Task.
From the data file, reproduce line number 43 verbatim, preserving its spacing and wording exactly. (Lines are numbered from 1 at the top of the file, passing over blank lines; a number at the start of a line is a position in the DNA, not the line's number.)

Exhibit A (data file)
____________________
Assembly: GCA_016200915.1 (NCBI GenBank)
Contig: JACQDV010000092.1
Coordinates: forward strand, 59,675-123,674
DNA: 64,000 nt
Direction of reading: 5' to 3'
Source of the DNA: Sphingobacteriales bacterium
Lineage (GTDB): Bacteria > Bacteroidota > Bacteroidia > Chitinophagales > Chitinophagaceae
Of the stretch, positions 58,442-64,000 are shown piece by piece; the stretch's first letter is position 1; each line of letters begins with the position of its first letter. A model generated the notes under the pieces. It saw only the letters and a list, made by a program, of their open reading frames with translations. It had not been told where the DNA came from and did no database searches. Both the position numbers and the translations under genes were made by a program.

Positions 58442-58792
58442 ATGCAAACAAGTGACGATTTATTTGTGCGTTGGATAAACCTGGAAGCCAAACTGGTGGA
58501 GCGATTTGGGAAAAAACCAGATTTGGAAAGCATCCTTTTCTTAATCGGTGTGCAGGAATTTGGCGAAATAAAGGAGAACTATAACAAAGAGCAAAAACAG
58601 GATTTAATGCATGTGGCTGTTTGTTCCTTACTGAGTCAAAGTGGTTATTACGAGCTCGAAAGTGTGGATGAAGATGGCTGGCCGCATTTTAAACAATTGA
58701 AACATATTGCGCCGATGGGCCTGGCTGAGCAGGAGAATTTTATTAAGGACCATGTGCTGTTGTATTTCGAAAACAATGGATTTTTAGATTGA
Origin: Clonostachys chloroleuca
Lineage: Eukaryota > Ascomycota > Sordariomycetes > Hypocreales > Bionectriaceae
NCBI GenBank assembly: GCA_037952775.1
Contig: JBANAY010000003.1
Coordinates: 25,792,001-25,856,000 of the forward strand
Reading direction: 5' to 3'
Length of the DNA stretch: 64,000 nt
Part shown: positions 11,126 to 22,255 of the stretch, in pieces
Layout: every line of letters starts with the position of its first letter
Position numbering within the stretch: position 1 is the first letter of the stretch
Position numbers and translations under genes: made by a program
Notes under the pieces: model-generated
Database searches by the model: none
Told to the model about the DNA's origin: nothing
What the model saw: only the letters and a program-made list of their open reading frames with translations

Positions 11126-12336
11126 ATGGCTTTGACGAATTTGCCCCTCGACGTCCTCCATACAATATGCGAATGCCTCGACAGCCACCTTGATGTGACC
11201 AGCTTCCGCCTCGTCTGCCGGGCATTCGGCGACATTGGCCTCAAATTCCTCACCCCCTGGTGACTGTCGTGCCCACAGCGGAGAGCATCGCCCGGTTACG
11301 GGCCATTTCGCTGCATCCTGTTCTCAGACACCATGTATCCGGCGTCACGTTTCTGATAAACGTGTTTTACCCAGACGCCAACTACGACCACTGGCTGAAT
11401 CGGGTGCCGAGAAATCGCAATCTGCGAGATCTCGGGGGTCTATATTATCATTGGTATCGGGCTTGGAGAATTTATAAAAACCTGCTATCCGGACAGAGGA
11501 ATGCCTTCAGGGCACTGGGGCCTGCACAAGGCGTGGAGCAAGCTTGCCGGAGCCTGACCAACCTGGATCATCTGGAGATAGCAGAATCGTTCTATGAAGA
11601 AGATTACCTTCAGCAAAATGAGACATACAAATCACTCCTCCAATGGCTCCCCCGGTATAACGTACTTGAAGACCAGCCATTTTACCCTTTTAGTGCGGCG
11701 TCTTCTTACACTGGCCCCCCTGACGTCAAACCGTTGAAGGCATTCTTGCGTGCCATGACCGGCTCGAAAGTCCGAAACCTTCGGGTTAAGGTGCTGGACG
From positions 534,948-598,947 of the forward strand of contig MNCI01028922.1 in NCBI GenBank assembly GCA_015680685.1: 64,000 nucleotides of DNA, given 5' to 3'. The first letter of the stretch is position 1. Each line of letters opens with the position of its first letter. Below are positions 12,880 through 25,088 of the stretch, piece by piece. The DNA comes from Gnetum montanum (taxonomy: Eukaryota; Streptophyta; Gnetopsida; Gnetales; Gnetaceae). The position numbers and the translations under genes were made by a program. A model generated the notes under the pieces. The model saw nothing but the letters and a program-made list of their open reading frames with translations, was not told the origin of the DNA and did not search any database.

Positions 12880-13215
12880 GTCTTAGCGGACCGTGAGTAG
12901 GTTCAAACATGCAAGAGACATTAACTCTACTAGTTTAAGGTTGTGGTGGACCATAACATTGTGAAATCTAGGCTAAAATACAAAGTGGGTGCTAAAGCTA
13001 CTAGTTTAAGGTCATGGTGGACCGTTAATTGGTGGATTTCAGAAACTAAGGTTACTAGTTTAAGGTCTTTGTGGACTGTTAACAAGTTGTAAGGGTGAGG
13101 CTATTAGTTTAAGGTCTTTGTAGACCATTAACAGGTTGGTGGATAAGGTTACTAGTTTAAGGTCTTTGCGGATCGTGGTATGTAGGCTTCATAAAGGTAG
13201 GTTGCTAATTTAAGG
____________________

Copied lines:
13201 GTTGCTAATTTAAGG